Thursday, July 06, 2006


A first log cabin square

I've broken every rule I set down for myself and started on my log cabin sampler afghan. I just couldn't help myself. I am determined to take it slow and not abandon my many other WIPs, though...(famous last words...?)

Here it is so far - details of the whole plan on my blog. My thanks to you KAL posters for several tips I'm now taking advantage of, like starting each row with a slipped stitch pwise, and not binding off at the end of strips. I would probably have thought of those things halfway through on my own, and not been able to use them. Thanks to you guys, I started off on the right foot, and so far am very happy with my results.

It really is too much fun to do this!

A few other notes:

1. Has anyone tried doing a log cabin with only one or two ridges of garter to each strip (and starting with a suitably small center square)? I'm sure quilters don't generally do this because it would be insane to cut so many tiny strips, but for knitters it would be as easy as wide strips, and more fun to change color more often. I don't want to do it in my current sampler as the think the difference in stripe widths would be too jarring, but I don't think I'll be able to resist trying it in a dishcloth or something soon.

2. How many others are now dying to make a mitered square blanket according to the pattern in Francie (of the polymer clay metres)'s ATC? The one where the metres all point upwards instead of interlocking (I can't explain it; look back at her post - it's the ATC in the upper right). I don't know when I'll get to it -- it may be years -- but someday I'm going to make that!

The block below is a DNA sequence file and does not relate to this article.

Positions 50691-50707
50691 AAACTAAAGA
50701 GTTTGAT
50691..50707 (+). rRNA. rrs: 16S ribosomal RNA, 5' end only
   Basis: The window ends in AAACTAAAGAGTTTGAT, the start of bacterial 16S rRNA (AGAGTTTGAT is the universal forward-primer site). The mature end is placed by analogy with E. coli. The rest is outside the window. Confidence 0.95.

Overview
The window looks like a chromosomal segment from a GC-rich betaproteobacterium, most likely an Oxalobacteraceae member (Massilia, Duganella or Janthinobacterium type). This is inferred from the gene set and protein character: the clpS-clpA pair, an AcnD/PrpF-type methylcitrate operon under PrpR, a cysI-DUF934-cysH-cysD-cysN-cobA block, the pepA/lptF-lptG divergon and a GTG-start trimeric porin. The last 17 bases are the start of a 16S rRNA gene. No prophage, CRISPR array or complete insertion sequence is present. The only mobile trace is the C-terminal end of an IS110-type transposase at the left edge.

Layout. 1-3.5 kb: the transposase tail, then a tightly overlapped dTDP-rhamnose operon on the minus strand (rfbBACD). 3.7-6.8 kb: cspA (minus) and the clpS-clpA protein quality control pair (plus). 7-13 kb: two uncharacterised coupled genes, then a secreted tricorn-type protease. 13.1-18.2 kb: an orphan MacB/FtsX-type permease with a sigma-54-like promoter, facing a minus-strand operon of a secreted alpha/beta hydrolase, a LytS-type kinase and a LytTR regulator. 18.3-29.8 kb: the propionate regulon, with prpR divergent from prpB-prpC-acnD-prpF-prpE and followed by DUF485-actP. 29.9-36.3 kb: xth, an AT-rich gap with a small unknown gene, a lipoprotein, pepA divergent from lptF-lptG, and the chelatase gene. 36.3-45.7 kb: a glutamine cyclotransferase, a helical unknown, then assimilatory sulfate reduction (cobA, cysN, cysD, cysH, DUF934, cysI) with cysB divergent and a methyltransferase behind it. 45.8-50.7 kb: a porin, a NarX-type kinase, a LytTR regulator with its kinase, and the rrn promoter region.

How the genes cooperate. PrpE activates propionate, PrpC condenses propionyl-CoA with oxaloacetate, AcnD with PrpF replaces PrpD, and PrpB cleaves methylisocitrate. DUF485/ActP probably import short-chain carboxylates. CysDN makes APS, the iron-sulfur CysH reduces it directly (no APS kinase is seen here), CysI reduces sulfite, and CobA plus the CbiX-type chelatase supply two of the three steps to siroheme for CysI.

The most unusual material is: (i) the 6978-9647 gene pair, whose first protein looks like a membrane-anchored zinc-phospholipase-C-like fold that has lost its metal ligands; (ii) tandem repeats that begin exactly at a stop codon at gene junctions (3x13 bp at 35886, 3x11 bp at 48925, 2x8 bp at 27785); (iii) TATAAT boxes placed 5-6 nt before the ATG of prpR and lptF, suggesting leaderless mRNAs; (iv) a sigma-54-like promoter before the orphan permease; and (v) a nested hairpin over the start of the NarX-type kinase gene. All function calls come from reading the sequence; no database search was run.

3. I'm about to take a short trip, and so naturally began to think about travel projects. I hate to have to lug pattern books and lots of yarn, but I also can't stand the idea of being without knitting if I finish a current project too soon.... (I should also point out here that I'm a very slow and occasional sock knitter, because I seem to suffer unduly from Second Sock Syndrome.) So it occured to me that many of the Mason-Dixon projects make for perfect travel knitting. Not only are the warshcloths, bibs, burp cloths, afghan squares and even bathmats quick and portable, but you can get appropriate yarn for them just about anywhere (even the tiny town in the middle of nowhere [Glenn, MI] that I'm traveling to has a nearby Walmart with a craft section carrying Peaches & Cream!). So, I copied the patterns, in a version abbreviated for myself, onto 3x5 cards (it only took a few), and am packing these with just a few basic notions and size 6 and 13 circular needles (for P&C, either singly or tripled). It's the lightest knitting packing I've managed yet! Moreover, I can leave some or all of what I knit behind as gifts to my hostess (a.k.a. Mom, who likes a good dishcloth as much as anybody). And, inspired by Knitty, I plan to finger-knit on the plane...

I like your square, and your plan looks like it will make a cozy awesome blanket!
HAHAHAHA...excuse me as I pick my quilting self off the floor. There are certain unnamed quilters who work with pieces down to 1/4" finished size!!

So, you can totally do a "mini" log cabin!!
Great idea about taking the knitting with you. I am planning on doing the same when I travel to the U.P. next month (Copper Harbor - the nearest Walmart is in Houghton which is over an hour away). Is it dangerous to knit in the van with 2 children; ages 9 and 7???? UUUGGGGH I won't be driving :)
FYI: some knitting needles are ok for taking on planes. I have traveled with both bamboo and plastic needles! Check for the complete list of acceptable and contraband items. Knitting needles were added to the acceptable list last December...just in time for Christmas travel!
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